MEXICO CITY — The Honduran bishops’ conference has urged dialogue as a political crisis threatens to torpedo the Central American country’s presidential inauguration.

A prominent Honduran Jesuit, meanwhile, called the prospects of dialogue “remote” as rival groups vie for control of the country’s Congress.

“We are making a sincere and open call to dialogue as soon as possible between the president-elect and representatives of both groups that aspire to the presidency of congress, so they can come to an agreement and find a solution that respects the law and restores serenity, peace and order,” the bishops said in a Jan. 24 statement titled, “Let’s not put the rule of law in danger.”

Honduras celebrates the feast of Our Lady of Suyapa Feb. 3, with a novena leading up to the feast. The bishops asked that Hondurans pray for political calm during the novena, saying, “Let us ask with faith that this crisis can be overcome as soon as possible.”

In the Nov. 28 elections, Hondurans voted overwhelmingly for change, opting for opposition candidate Xiomara Castro. She was scheduled to take office Jan. 27.

But a dispute erupted in congress as 18 lawmakers from Castro’s Liberty and Refoundation Party joined the ruling National Party in electing their own president in the congress. The maneuvering — which resulted in violence within the Congress — ruptured a deal Castro had with a political ally, who was supposed to be elected president of congress.

The two groups are both claiming rightful control of the presidency of Congress.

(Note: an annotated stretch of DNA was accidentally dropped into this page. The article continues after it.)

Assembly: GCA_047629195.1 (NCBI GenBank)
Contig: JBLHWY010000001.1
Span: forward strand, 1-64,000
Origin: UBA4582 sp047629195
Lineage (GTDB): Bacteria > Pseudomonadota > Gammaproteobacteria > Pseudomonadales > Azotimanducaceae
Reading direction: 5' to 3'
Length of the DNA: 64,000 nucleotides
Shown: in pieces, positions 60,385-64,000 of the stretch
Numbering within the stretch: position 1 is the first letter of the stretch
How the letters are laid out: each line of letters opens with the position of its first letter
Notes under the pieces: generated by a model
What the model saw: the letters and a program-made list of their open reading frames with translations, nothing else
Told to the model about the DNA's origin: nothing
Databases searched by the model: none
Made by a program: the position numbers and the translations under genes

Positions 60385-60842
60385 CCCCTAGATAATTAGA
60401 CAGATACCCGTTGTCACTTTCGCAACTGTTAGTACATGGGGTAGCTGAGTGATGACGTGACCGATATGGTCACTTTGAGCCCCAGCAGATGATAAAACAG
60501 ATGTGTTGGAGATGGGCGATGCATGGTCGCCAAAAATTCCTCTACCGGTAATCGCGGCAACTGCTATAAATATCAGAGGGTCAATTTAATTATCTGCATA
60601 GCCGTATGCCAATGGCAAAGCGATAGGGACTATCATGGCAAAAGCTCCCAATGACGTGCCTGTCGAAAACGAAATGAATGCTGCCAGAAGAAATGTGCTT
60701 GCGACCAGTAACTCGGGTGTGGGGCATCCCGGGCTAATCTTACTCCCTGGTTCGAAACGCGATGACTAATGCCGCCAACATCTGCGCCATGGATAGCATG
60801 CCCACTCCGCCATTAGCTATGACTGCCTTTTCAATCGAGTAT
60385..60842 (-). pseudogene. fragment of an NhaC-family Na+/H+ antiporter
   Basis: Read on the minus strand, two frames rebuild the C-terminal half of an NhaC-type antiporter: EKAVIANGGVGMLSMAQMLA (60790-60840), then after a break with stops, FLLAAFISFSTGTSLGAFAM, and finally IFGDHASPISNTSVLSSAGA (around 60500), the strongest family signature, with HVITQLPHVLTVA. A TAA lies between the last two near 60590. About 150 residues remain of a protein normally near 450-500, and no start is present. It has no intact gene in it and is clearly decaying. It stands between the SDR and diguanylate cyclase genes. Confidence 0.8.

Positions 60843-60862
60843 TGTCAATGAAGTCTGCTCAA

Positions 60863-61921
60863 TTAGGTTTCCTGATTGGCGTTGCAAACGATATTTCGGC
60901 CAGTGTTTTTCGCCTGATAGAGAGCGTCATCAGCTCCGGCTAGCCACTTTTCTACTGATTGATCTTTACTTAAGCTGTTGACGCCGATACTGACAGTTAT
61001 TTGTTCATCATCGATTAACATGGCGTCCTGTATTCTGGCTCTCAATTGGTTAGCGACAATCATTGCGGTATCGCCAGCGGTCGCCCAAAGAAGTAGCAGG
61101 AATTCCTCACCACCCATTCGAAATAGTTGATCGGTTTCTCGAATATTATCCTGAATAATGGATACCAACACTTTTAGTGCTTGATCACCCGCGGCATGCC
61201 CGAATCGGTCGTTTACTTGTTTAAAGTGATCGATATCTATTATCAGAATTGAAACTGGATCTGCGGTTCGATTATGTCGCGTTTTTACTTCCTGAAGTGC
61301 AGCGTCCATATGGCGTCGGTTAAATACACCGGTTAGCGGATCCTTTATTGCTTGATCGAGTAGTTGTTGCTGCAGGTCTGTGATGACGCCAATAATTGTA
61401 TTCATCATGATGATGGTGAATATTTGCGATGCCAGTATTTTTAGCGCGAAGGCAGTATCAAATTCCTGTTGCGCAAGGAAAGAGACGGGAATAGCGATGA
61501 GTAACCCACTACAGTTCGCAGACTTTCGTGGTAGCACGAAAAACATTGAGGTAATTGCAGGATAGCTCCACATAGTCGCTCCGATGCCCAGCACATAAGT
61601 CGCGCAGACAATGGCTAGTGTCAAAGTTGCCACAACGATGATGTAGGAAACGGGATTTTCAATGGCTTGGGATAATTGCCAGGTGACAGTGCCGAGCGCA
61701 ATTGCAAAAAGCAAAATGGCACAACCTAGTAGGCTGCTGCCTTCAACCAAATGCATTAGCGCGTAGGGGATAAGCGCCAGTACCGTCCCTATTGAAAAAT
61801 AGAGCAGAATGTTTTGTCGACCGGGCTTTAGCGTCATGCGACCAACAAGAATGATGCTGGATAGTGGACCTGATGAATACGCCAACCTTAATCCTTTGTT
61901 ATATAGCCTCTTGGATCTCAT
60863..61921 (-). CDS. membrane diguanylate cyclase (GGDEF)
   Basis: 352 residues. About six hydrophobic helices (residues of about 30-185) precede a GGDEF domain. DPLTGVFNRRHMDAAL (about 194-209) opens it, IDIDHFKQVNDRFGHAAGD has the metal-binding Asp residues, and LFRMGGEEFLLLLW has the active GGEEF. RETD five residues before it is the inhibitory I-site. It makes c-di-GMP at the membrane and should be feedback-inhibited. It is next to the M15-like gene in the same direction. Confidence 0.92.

“Conditions for dialogue are remote at this time,” said Jesuit Father Ismael Moreno Coto, founder of Radio Progreso. “Tempers are quite heated and the interests of these groups are … based on personal calculations.”

“Millions of people are backing Doña Xiomara, and there are these politicians who are looking to maintain (power) structures and control of the state, particularly the national congress, for their own personal interests. … They’re not interested in change.”

The November elections captured the widespread fatigue with 12 years of National Party rule, which started shortly after the ouster of Castro’s husband, President Manuel Zelaya, in a 2009 coup. Rule under National Party and outgoing President Juan Orlando Hernández has been marked by gross corruption, accusations of electoral fraud in 2017, outward migration and suspicion of narcotics traffickers entering government. Hernández’s own brother was convicted on drug charges in a U.S. court.

Hernández “totally lost credibility with the people,” said Father Germán Calix, former director of Caritas Honduras.

“What people wanted to change is the system of corruption in the country, which was really aberrant. … People could no longer bear that every day there was a new act of corruption, so people were fed up,” Father Calix added.